Discover more from Kirill V Journal
[Get Hired in UX Guide] Step 2. Narrow Your Focus on the Right Companies.
Understand what's really important to you and be strategic about adding companies to your list of "prospects" 🪐
Narrow Your Focus
Identify your priorities
When looking for the right job, you can't just focus on the job itself. The company you work for is just as important. That's why it's crucial to know what you want to get out of a workplace before you start your search. Think about what's most important to you.
Do you value work-life balance? Do you want to work for a company that values diversity and inclusion? Or do you want a workplace that offers many opportunities for growth and development? Whatever it is, you should take the time to figure out what you really want in a workplace. After all, you'll be spending a good chunk of your life at work, so make sure it's a place you'll be happy to be!
Choose potential employers
After you define the list of "requirements" of a workplace, it's time to start thinking about potential employers. Use job search websites, LinkedIn, and other professional networks to identify companies that align with your values and priorities. Look for reviews from other employees and customers. Try reaching out to ex-employees on Linkedin. Why ex? Current employees will likely be very cautious about sharing negative aspects.
And remember, don't just settle for any job. You deserve to work for a company that will help you grow and achieve your goals. After all, life's too short to spend it at a job you don't love. So choose wisely!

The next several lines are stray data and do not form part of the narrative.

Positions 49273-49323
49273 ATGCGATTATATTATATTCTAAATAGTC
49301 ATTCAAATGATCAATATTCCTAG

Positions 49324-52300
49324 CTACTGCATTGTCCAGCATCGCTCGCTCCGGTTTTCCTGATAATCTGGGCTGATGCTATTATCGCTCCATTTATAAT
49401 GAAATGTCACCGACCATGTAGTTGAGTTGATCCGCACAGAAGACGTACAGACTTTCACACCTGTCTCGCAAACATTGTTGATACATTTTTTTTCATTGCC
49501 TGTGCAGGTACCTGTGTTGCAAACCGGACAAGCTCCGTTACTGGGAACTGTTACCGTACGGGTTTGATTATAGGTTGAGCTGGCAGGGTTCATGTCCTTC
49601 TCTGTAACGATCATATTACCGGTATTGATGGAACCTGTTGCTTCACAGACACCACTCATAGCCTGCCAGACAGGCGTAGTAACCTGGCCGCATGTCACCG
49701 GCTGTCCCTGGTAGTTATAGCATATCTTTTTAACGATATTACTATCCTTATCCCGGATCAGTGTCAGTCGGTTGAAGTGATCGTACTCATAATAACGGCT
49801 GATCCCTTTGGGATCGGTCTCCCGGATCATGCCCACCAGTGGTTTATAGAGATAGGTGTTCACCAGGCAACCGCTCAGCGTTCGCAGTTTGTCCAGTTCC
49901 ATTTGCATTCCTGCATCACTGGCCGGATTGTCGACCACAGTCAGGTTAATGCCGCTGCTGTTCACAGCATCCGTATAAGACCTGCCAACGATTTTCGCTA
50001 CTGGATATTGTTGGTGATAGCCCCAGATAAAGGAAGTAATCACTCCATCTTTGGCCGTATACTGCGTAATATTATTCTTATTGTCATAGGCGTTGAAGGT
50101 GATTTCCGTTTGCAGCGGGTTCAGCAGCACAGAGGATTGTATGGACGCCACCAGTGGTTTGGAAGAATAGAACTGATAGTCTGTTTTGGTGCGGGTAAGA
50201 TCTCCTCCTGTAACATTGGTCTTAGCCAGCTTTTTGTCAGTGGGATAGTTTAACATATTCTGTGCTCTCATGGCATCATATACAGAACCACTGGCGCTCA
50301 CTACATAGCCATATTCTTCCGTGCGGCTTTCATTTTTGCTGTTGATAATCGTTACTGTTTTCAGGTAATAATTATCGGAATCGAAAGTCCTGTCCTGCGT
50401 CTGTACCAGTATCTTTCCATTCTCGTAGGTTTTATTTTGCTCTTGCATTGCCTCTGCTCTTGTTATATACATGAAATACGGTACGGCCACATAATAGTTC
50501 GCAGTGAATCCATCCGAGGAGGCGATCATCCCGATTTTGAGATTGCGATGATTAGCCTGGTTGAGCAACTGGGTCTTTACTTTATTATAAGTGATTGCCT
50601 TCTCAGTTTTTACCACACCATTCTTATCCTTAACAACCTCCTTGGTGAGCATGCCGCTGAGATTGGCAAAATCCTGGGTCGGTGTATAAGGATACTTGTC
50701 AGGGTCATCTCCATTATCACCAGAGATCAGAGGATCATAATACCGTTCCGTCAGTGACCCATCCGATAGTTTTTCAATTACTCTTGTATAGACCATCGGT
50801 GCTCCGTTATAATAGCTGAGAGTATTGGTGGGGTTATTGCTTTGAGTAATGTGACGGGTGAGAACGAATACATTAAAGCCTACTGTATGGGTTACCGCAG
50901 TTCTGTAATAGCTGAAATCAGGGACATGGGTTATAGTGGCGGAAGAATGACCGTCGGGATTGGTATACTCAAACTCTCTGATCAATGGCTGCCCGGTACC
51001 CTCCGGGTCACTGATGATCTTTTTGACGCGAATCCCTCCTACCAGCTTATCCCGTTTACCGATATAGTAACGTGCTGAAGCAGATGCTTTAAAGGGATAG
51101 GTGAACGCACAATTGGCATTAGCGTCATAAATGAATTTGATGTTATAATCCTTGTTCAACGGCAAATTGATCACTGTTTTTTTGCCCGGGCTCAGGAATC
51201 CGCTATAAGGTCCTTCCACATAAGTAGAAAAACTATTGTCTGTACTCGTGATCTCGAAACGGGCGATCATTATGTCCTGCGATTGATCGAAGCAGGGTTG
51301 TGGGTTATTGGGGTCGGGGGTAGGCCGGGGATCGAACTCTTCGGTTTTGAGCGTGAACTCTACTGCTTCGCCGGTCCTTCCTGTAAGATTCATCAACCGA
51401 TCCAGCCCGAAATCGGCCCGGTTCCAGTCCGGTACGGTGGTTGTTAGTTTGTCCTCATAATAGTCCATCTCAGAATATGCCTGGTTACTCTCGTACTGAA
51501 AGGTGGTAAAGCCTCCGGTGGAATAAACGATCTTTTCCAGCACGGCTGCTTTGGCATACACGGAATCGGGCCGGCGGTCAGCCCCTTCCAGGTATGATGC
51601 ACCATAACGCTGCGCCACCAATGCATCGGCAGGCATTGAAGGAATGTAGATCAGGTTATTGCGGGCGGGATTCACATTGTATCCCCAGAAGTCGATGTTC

Create a list of your ideal employer's requirements. Take some time to reflect and make a detailed list of what you value in a workplace and what your ideal work environment would look like. I usually break it down into 2 categories: "must have" and "nice to have". Tip: at the beginning of your career, it's better to have lower expectations 😉
Create a list of 10-15 companies. Use the online search and professional networks to find those companies that align with your list of requirements. Split them into 3 equal-ish groups: Top tier, Middle tier, and Low tier. If you are just starting out, focusing on the Low and Middle tier companies will be more effective. But it doesn't mean you should completely ignore the Top tier.
PS you can find my list of curated resources about UX career, including tips on job search, resume, portfolio, interviewing tips, and a lot more topics in my UX Career Resources Library.
Kirill V Journal is a reader-supported publication. To receive new posts and support my work, consider becoming a free or paid subscriber.